**When I say flared, I don't mean properly flared, (I find it hard to explain) I mean like the hoof itself is curved.

-Oh and to the OP, sorry to hi-jack your thread, I was going to start my own but I didn't think it would be worth anything.
 

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Someone also said that "people are just prejudice twords Arabs". That's just ignorant. Some do think that Arab's are nuts/crazy, IME the only ones I had problems w/ were a direct result of thoses that owned them.:wink:

As for lameness, keep a propper trim and you should be in good shape for a long time.[/QUOTE]

I said that and I agree with you that it is ignorant to be prejudiced towards them, I own one and he's an awesome horse. But I think this is also the reality. Most people I know really dislike Arabians, some barns I know of refuse to have them at their facility. Also there's no question that there are a lot of people who don't want the breed which is why so many end up at auctions. It's sad but true... many people have a lot of prejudgments about the breed that are wrong and talk about them negatively.
 

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This is a horse I use to own who had a club foot. You can probably guess which.......... it's her right. You can see that foot compared to the left foot.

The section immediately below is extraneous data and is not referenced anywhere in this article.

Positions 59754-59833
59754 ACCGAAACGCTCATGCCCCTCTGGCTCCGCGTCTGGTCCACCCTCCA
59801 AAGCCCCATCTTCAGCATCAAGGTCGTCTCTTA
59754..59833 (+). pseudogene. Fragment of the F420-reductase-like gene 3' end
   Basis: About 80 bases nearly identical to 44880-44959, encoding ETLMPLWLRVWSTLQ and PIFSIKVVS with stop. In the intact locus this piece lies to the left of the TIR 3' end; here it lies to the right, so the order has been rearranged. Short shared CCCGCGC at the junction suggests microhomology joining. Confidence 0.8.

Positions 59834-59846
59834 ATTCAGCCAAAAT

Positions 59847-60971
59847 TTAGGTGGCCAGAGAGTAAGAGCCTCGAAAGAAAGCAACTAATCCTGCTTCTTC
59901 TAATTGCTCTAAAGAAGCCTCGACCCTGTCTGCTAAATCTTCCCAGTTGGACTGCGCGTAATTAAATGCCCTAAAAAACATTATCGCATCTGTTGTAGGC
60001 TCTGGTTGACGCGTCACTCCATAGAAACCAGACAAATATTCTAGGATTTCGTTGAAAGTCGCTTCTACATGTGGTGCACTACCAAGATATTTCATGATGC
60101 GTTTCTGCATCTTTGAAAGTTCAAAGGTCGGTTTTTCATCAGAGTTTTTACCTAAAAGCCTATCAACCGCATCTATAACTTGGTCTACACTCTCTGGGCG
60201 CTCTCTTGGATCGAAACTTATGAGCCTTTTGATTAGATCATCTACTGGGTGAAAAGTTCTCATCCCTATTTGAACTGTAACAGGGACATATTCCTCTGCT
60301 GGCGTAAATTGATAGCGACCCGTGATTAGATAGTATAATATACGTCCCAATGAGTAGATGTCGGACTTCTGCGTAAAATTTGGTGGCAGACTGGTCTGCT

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Discussion Starter #19
Thanks everyone! She has never been lame and her gaits are not choppy at all so maybe if she is clubbed it just doesn't bother her at all. I looked back at pics from before we moved and had to get a new farrier (went from Ohio to Wisconsin) and while her feet were more upright thanmost then they were definitely not this bad. I think I will just make the farrier take a little more heel and less toe to get back to how she was a year ago. If he can't I will try to find a new farrier. Thanks!!
 

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I wouldn't have a clue as to whether they're clubbed or not, and I've never heard it being common to arabs, I've been around a lot of arab's and none of them have ever been said to have a clubbed hoof, but I've always been told most thoroughbreds have one clubbed hoof. What's the actual definition of clubbed hoof?? And if you have a hoof that flares a bit even after being trimmed, could that be classed as club?
**When I say flared, I don't mean properly flared, (I find it hard to explain) I mean like the hoof itself is curved.

-Oh and to the OP, sorry to hi-jack your thread, I was going to start my own but I didn't think it would be worth anything.
If you want some input on this, please do indeed start a new thread and include pics. A hoof should not be curved on the vertical -- generally speaking you should be able to hold a ruler all the way around the hoof wall vertically and not see any space between the ruler and the hoof. From the new growth down that is.